Author: Melissa Maugeri



"On Saturday, September 14th, 2002, Doug Hunt took 29 independent
steps, on stilts made of carbon fibre, measuring 50 feet 9 inches in
length and weighing 137 pounds combined. Doug broke his old record of
50 feet 5 inches and 126 pounds combined. Guinness has officially
recognized the two records for tallest and heaviest stilts."

Photos? Of course!


-> "The late Jane Jacobs influenced the thinking of urban planners
around the world, not least in Ottawa. Her legacy can be seen both in
one of Ottawa's oldest neighbourhoods and in one that's yet to be

-> "Scheyer's work to promote physical activity in Erlanger and
collaboration with Erlanger-Elsmere School District on the Safe Routes
to School project earned him the nod..."

-> "It's hard to believe but AAA targets people looking for information
on Better World Club online by advertising as 'Better World Auto Club'
in advertising on Google and other search engines..."

-> "Crafting bus schedules is one of the most complex tasks the
district faces. Athletic directors, parents and teachers all lobby the
board for specific and clashing outcomes. Each bus that hits the road
costs $50,000 a year, district officials say, so small changes may come
with a big price tag..."

-> "'Safe Routes to School South Maui,' a new coalition coordinated by
Greenways Maui and the Kihei Community Association, will clean up the
Kihei Central Trail from Lokelani Intermediate School to Welakahao Road
from 8 to 11am..."

"...as Environmental Goods. Current efforts to designate bikes as
'environmentally preferable products' free of tariffs and other trade
barriers have gone largely unnoticed by the international bicycling

-> "The Archives of Pediatrics and Adolescent Medicine published a
report showing that for each additional hour per day that a child
watched television an average of one additional request was made for an
advertised product. The effect of the commercials on children lasted up
to 20 weeks..."


All of the articles below were published in Children, Youth and
Environments Journal, Volume 16, Number 1 (2006). They may be found
here: http://tinyurl.com/zut6n

Article by Cycling Centre of Excellence; in Children, Youth and
Environments 16(1): 191-198.

Article by Deborah Hubsmith, Safe Routes to School National
Partnership; in Children, Youth and Environments 16(1):168-190.

Article by Lia Karsten, Univ of Amsterdam and Willem van Vliet, Univ of
Colorado; Children, Youth and Environments 16(1): 151-167.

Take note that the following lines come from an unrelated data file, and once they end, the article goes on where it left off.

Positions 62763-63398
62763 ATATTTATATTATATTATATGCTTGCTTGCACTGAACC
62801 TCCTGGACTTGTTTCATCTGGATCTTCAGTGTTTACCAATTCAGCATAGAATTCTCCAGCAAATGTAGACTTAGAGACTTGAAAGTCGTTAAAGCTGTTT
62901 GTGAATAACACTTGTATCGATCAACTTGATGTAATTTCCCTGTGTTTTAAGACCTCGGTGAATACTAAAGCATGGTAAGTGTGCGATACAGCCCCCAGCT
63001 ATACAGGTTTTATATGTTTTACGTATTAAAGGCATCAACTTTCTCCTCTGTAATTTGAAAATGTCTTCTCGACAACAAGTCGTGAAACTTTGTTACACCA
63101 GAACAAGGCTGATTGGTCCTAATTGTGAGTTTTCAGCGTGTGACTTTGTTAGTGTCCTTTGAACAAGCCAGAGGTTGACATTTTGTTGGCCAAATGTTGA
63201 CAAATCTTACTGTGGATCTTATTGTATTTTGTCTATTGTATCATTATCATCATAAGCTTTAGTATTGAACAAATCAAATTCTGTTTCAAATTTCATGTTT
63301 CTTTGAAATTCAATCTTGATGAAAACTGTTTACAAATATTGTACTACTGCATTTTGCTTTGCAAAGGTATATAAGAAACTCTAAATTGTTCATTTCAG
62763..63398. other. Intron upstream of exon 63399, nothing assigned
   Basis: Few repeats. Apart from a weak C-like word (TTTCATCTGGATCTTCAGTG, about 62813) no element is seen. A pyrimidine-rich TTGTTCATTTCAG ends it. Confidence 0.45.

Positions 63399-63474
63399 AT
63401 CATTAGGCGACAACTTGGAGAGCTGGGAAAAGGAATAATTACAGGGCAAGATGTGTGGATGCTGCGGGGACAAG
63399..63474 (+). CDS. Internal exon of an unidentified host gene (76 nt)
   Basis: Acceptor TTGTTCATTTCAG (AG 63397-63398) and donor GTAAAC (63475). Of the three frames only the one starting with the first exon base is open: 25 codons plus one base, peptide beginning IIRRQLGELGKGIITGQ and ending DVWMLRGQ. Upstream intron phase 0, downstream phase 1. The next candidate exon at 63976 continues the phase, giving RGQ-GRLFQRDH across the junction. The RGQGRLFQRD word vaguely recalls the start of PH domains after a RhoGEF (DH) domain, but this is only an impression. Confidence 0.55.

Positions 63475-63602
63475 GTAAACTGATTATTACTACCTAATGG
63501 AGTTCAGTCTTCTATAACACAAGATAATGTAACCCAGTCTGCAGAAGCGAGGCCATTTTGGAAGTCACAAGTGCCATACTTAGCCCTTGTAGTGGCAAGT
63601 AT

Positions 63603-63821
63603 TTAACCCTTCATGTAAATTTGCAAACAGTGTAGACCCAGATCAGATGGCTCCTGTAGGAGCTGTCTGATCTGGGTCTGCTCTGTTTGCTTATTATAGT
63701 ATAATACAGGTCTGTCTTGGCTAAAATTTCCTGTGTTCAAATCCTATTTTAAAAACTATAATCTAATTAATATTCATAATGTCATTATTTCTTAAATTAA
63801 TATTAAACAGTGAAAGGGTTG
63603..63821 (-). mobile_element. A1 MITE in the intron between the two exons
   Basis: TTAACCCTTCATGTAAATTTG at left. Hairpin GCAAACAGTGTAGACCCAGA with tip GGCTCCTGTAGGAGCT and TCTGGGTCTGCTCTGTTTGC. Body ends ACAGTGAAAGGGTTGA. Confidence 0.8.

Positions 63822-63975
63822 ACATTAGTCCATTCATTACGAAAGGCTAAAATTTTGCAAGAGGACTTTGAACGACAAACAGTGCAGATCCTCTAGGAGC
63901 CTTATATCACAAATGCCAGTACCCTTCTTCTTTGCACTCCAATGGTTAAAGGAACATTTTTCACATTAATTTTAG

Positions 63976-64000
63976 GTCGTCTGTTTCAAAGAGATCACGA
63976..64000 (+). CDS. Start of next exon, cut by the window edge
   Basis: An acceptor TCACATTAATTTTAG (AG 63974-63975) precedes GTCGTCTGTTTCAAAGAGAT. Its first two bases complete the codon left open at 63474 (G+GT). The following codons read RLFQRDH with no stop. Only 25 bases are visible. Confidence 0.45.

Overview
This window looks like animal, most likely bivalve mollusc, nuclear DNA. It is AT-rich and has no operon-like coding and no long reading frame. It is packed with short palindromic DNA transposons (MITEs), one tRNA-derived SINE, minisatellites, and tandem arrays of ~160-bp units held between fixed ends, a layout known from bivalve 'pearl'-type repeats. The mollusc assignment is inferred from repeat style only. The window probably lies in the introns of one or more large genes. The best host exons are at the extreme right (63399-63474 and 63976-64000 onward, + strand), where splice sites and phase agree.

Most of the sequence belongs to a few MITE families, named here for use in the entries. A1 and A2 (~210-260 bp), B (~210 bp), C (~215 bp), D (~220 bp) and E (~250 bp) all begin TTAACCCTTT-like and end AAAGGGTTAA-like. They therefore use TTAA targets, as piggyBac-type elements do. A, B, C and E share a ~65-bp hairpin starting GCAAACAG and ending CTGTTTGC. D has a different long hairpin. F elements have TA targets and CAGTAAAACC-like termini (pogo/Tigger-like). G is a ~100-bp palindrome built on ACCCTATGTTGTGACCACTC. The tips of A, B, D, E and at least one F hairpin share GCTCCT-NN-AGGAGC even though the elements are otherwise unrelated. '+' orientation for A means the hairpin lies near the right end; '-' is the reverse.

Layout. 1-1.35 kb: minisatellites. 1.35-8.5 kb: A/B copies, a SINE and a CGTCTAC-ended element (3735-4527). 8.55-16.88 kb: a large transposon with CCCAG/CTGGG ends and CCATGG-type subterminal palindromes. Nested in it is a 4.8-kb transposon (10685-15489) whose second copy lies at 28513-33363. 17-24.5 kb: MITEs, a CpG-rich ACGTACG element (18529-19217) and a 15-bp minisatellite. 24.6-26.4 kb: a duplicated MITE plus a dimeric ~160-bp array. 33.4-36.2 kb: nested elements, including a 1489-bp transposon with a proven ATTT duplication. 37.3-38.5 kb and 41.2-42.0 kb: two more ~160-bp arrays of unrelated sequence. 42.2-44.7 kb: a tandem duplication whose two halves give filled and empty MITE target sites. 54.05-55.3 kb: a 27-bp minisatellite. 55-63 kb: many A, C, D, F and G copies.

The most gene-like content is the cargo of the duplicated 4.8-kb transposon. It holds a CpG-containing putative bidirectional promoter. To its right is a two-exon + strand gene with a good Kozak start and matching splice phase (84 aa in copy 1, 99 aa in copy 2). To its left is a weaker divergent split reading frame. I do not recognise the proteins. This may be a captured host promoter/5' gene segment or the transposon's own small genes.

"...for Teenagers Who Cycle to School; article by Arthur F. Orsini,
Auckland Regional Transport Authority and Catherine O'Brien, Centre for
Sustainable Transportation; in Children, Youth and Environments 16(1):

"...Auckland, New Zealand: Perceptions of Children and Adults;" article
by Pat M. Neuwelt, Univ of Otago and Robin A. Kearns, Univ of Auckland;
in Children, Youth and Environments 16(1): 104-120.

"...on Children and Youth;" article by Tim Gill, London, England;
Children, Youth and Environments 16(1): 90-103.

"...in Children's Active Travel to School; article by Tracy McMillan,
Univ of Texas; Kristen Day, Marlon Boarnet, Mariela Alfonzo, Craig
Anderson, UC Irvine; Children, Youth and Environments 16(1): 75-89.

Article by Lia Karsten, Univ of Amsterdam and Willem van Vliet, Univ of
Colorado; in Children, Youth and Environments 16(1), 69-73.


Note: Additional training opportunities are available on the National
Center for Bicycling & Walking web site. Readers are encouraged to add
their own items as long as they pertain to training in the bicycle,
pedestrian, or livable community fields. Go to:


May 9-11, 2006, Thunderhead Training, Washington, DC. Info:

June 1-4, 2006, Congress for New Urbanism, Providence, RI. Info:

July 14-16, 2006, Thunderhead Training, Denver, CO. Info:


BikeHouston, a growing member-based advocacy group that works closely
with governmental agencies to encourage responsible transportation, is
looking for its first executive director. A bicyclist who is passionate
about bicycling's vital role in transportation is strongly preferred.
The ideal candidate will have professional experience in managing
bicycle and related transportation advocacy and in planning projects,
and will have knowledge of regional, national, and global trends in
bicycle policy and advocacy.

Certification as a League Cycling Instructor preferred, as well as
experience managing and developing a non-profit. The executive director
must be media savvy and a skilled communicator with both individuals
and groups, including writing proficiency. Bilingual literacy in
English and Spanish is desired. Address cover letter explaining the
candidate's interest in the job and qualifications, with resume, to the